Money Matters - Spousal/Partner Support
- What is Spousal/Partner Support?
- Receiving Spousal Support
- What is the Amount and Duration of Spousal Support?
- Who Can Apply for Spousal/Partner Support?
- Support Enforcement Program
- Spousal support is money that is paid by an ex-spouse or ex-partner to another to help with expenses (used to be called alimony).
- Spousal support should ensure that once a relationship is over, one spouse does not suffer economic hardship.
- It should also compensate spouses for the financial impact of the relationship. In most cases this is giving up work to care for children.
- Spousal support should help each spouse become economically independent within a reasonable amount of time, if possible.
- Spousal support can be addressed in a separation agreement (if so, it should be remembered that this can become a part of a final divorce order).
- If you and your partner cannot agree on spousal support, you can apply to Court to ask for an order.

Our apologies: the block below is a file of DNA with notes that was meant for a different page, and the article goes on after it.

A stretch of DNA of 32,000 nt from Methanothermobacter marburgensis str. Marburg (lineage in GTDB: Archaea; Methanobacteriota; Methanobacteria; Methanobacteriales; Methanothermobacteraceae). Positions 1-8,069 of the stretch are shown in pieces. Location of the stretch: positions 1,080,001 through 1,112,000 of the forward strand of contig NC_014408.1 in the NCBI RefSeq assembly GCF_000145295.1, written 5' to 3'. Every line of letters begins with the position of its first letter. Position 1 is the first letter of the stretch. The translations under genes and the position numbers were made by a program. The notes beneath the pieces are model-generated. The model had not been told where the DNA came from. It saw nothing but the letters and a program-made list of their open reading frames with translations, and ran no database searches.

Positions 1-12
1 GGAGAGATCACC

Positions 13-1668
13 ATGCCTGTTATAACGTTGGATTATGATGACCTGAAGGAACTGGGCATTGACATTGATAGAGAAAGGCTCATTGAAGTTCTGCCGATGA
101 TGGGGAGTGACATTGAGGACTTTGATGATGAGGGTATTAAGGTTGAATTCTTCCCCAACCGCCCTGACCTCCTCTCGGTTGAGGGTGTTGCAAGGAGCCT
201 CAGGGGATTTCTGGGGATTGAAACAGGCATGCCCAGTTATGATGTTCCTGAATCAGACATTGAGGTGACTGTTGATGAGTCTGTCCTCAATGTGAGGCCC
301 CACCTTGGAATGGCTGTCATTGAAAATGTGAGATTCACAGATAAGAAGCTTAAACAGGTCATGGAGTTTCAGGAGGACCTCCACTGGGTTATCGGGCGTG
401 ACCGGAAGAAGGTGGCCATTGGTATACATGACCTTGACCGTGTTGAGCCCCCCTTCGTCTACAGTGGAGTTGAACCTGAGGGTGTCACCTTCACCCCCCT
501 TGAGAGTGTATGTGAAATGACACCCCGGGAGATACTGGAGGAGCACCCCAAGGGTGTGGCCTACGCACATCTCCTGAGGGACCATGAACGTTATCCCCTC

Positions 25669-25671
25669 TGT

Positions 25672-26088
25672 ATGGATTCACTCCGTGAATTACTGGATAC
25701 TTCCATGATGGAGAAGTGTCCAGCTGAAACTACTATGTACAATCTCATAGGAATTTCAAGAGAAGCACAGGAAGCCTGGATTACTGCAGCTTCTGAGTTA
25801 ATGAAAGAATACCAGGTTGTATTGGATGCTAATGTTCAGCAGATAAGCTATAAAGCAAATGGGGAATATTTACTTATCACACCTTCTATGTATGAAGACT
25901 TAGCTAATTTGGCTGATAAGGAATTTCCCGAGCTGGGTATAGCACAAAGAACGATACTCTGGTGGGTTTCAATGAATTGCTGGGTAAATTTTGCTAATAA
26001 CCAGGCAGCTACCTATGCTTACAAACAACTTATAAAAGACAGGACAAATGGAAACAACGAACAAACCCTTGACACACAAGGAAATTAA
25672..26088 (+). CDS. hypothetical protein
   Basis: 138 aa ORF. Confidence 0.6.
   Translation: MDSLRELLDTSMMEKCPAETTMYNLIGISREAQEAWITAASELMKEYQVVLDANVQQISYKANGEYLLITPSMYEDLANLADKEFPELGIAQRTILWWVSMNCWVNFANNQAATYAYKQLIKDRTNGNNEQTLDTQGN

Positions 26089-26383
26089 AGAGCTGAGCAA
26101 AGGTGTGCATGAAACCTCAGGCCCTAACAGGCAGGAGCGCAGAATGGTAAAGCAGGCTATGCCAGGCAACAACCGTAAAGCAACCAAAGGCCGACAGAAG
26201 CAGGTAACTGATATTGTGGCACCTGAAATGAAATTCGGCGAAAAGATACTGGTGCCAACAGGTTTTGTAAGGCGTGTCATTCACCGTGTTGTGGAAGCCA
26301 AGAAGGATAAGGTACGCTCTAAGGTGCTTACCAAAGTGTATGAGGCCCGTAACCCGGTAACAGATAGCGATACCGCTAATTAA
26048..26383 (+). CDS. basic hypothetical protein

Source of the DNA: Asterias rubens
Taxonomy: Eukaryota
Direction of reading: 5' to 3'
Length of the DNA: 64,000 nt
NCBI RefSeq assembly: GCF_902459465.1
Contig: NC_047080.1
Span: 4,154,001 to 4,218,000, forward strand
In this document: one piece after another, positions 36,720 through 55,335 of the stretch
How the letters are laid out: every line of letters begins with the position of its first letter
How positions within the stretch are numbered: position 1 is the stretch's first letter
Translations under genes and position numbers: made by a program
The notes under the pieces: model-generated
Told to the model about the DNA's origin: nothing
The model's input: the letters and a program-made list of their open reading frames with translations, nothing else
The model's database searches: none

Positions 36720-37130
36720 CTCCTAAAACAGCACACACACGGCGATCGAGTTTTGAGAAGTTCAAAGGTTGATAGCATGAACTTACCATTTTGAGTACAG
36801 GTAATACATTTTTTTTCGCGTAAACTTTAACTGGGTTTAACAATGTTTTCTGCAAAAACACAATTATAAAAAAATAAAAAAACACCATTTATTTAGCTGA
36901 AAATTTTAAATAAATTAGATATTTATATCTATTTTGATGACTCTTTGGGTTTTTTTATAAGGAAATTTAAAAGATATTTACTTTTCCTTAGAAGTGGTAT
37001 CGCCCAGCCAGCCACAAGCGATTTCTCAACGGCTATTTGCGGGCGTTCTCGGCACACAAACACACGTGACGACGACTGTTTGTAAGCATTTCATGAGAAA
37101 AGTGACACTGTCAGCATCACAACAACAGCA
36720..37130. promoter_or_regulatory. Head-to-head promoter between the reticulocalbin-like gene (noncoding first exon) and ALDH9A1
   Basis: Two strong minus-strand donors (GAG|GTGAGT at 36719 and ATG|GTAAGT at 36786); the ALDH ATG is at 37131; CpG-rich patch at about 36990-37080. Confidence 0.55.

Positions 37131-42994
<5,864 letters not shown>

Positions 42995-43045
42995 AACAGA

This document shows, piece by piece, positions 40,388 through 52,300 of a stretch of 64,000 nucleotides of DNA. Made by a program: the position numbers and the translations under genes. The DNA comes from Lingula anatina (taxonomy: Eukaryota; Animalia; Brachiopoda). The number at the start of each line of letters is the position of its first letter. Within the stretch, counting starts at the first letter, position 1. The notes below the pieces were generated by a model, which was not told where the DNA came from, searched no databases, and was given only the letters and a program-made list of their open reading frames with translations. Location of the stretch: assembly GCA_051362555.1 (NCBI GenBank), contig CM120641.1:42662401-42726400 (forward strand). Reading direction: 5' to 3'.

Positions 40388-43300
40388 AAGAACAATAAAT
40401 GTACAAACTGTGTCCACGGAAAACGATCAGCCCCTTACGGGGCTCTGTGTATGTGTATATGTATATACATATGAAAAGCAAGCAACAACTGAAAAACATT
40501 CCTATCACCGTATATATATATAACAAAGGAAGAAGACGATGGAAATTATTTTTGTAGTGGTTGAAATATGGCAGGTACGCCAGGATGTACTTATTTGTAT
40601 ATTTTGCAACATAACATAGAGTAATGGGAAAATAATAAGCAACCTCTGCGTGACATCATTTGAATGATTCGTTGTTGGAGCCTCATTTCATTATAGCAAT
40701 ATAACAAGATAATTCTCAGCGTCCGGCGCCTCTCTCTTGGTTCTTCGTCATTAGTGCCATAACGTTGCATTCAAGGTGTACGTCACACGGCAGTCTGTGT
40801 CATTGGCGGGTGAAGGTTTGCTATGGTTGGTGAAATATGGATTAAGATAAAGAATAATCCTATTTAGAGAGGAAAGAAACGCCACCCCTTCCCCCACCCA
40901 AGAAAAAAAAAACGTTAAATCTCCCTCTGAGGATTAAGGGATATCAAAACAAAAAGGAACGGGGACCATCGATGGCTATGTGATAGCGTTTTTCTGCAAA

Once it is decided that a spouse has a right to receive spousal support, a Judge will often use the Spousal Support Advisory Guidelines to decide how much spousal support should be paid, and for how long.
Unlike the Child Support Guidelines, which are law, the Spousal Support Advisory Guidelines are recommendations; they are not the law.
Judges will look at a number of factors when considering the amount of spousal support. Generally, the behaviour of the partner and the reason for the breakdown of the relationship is not relevant.
Either partner to married or common law relationships may be entitled to spousal support. It is especially important to consult with a lawyer about your eligibility if you are in a common law relationship.